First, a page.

You have to look at the pop music industry over the years and remember there was a time when it was quality of product first and the business of making money second. The truth is, it is not a reflection of our well-loved industry today. Money has taken a firm stand over the quality of much of the music being force fed to the public.

There was a time when you could turn on the radio and hear well-written pop songs. Songs written by the artists themselves. Individual singer songwriters such as Don Mclean with classics such as ‘Vincent’ and ‘American Pie’.  The skilful duo Godley and Crème with band 10cc who penned such masterpieces as ‘I’m Not In Love’ ‘I’m Mandy Fly Me’ and perfect pop in the shape of ‘The Things We Do For Love’.  The huge superstars in the form of David Bowie with classics such as ‘Life On Mars’ and Marc Bolan and T-rex with a whole wonderful catalogue of pop gems, ‘Children of the Revolution’, ‘Metal Guru’, bands and artist such as Queen, Led Zeppelin, Stevie Wonder, Marvin Gaye, the list goes on and on.

All these artists delivering the world well crafted material that will forever stand the test of time. So what happened? The mechanics of the industry changed over the years. In the old days the writers/artists and the record companies were two separate areas coming together to form a partnership

The writers job was to come up with the songs and the record companies to finance promote and make the recording(s) accessible to the public. Two separate and of course very specialist areas.

However over the years certain people were beginning to look closely at how much money was being paid out to the artists in the form of royalties. This constituted a huge amount as the professional writers were paid a fee (royalty) every time the song was performed or aired in public. This would include radio play, television appearances and concerts. Money was paid out to the artist in the form of writer and publishing rights.

These people started to see if they could take the artist and all of his (her) creative work out of the equation, they could now not only be the record company and business side of things but also become the writers.  It would enable them to take control of all the publishing and therefore all royalties from tv, radio, concerts etc (including charity concerts)… (now there’s another article) would have to be paid to them (they could take complete control) hence the introduction of people like Stock, Aitkin and Waterman in the 80’s and bland manufactured music.

Suddenly we had a massive nosedive in quality with the songs being penned by the businessmen and not by professional writers.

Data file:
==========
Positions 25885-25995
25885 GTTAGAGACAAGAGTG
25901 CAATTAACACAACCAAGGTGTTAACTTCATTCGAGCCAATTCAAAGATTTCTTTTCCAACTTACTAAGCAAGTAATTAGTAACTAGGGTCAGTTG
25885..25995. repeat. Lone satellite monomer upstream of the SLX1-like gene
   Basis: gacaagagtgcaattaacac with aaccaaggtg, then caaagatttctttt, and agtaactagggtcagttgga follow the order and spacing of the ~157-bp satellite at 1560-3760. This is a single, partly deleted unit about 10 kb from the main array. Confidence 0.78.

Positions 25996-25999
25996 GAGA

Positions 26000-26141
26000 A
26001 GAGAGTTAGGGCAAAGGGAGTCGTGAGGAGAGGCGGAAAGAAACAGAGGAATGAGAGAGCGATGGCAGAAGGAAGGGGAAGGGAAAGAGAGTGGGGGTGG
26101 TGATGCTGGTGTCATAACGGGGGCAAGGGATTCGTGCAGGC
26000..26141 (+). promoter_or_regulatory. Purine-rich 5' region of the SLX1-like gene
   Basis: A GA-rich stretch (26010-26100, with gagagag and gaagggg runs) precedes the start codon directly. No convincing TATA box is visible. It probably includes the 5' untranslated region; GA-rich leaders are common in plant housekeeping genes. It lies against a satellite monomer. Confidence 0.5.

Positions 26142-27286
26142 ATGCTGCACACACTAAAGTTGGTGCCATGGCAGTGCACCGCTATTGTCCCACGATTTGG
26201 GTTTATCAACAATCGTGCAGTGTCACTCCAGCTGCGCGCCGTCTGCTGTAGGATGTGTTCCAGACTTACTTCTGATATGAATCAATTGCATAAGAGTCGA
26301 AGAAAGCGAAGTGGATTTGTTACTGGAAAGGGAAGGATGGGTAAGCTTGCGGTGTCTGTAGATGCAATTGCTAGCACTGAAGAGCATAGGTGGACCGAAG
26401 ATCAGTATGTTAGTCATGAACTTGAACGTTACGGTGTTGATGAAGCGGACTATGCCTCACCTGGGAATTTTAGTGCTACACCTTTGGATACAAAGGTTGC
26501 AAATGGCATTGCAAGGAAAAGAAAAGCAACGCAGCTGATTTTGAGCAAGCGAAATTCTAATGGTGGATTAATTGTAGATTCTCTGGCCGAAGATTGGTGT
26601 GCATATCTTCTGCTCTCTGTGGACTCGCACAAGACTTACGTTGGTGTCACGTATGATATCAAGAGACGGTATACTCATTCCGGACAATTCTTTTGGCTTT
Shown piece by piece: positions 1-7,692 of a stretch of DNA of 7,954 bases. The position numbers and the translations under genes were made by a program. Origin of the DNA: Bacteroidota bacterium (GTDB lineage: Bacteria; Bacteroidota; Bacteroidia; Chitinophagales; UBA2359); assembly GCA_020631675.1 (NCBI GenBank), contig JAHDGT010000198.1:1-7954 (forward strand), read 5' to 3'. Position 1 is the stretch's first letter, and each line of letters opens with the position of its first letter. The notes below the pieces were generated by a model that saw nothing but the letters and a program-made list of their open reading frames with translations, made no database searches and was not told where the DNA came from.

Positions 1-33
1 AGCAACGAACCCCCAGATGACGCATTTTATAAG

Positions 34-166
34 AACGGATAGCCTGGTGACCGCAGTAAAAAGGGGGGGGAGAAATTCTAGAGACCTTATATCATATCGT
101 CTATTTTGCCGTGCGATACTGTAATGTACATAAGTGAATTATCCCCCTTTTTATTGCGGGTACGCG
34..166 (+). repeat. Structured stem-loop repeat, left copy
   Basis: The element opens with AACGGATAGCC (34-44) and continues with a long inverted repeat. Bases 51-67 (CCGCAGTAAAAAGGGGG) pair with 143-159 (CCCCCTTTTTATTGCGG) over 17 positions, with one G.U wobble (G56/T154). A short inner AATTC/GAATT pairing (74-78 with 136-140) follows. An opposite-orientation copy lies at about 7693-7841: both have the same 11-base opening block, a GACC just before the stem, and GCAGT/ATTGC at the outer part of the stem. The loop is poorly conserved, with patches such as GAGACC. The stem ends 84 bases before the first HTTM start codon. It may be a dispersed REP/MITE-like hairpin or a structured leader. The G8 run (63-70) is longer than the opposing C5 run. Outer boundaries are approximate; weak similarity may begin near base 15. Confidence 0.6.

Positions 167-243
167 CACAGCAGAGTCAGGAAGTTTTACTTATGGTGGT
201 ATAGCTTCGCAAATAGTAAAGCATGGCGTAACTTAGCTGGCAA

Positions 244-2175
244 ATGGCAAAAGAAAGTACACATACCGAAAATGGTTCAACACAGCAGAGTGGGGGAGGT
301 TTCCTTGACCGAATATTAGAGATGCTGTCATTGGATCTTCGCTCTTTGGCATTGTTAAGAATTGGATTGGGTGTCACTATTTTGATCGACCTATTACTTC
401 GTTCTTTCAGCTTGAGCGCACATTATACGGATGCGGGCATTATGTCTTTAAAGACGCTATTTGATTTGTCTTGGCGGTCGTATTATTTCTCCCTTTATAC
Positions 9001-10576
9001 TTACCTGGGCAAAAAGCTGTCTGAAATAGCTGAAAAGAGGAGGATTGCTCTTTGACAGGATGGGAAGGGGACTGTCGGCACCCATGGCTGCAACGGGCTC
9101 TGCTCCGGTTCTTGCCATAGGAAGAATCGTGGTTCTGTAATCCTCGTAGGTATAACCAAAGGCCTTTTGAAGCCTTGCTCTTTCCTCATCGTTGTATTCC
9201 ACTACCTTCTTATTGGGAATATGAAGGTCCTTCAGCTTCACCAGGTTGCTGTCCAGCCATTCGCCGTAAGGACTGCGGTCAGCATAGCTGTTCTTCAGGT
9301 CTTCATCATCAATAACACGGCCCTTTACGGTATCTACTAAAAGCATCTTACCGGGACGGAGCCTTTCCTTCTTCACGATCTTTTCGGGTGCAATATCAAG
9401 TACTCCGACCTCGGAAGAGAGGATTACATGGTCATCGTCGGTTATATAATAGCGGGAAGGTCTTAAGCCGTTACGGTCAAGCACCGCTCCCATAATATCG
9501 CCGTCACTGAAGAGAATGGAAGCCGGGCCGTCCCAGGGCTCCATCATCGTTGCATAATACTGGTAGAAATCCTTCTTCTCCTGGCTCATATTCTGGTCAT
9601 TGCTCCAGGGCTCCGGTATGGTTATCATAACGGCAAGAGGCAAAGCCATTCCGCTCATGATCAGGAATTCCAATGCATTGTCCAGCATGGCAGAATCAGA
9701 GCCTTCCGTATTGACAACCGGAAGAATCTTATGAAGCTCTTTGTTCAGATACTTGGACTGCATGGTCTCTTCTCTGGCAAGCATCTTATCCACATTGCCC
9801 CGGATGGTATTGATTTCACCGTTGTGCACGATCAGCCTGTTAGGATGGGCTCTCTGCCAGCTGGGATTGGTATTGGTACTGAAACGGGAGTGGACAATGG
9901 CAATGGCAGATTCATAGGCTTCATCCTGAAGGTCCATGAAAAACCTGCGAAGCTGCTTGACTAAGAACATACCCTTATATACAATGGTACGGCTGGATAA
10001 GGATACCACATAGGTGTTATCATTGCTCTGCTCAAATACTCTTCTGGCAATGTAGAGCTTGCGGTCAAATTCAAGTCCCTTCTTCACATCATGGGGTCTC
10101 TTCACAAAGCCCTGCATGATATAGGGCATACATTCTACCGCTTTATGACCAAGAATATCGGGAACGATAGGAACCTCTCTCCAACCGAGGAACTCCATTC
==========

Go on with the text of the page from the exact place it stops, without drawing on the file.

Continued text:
The money became more important than the music and the pop music industry became solely about revenue and greed irrespective of what was being put out there for the public to enjoy in terms of quality. It didn’t matter if it was a good song or not.  Jay Kay lead singer with ‘Jimiroquoi’ once said and I quote, “Pete Waterman aka Stock, Aitken Waterman almost flushed British pop music down the toilet single handedly”.

Waterman continues to boast on cheap reality shows about the amount of money he made through the 80’s, yet he did nothing for music as an art form. Writing music was an area of the music business he had no right to enter. Song after song, (if you can call them songs), was churned out with pretty much the same boring backing track time and time again. The lyrics barely went beyond ‘I love you, do you love me too’. Instantly forgettable and insignificant.

In today’s market we have the likes of Simon Cowell, Simon Fuller and Louis Walsh. We’ve had to endure ‘Boyzone’,  ‘Westlife’,  ‘Ronan Keating’ solo… urgh..  And are they even worth mentioning, ‘Girls Aloud’. The likes of Cowell, Fuller have even taken it a step further using television as a launch pad creating tacky shows like ‘Pop Idol’ and ‘X Factor’ to promote only themselves to push up their profile and the public continues to swallow it.

The music industry is one of the best-loved industries in the world. It is important that we as a nation recognize that music should return to its highest level in the form of classic songs and the making of music should be handed back to the professional songwriters.  It is important that the life shouldn’t be squeezed out of our industry to characters who are only interested in grabbing the money with no appreciation or more importantly talent for the art.

The final summary and the good news is the public hold the power and have always held the power as to where our much loved industry goes from here. This is without doubt the most powerful information in the whole of this article, we control it.  We have the choice.

Without our support for their vehicles in the form of tacky tv shows and bland no-song offerings of products these people would not survive and pop music would return to its rightful place. Quality of product first, making the money second. We would then in the future return to producing music that would once again touch people and stand the test of time.

As in the words of John Miles, ‘Music was my first love and it will be my last. Lets wake up to what is going on and let’s take the control back from our much loved music industry.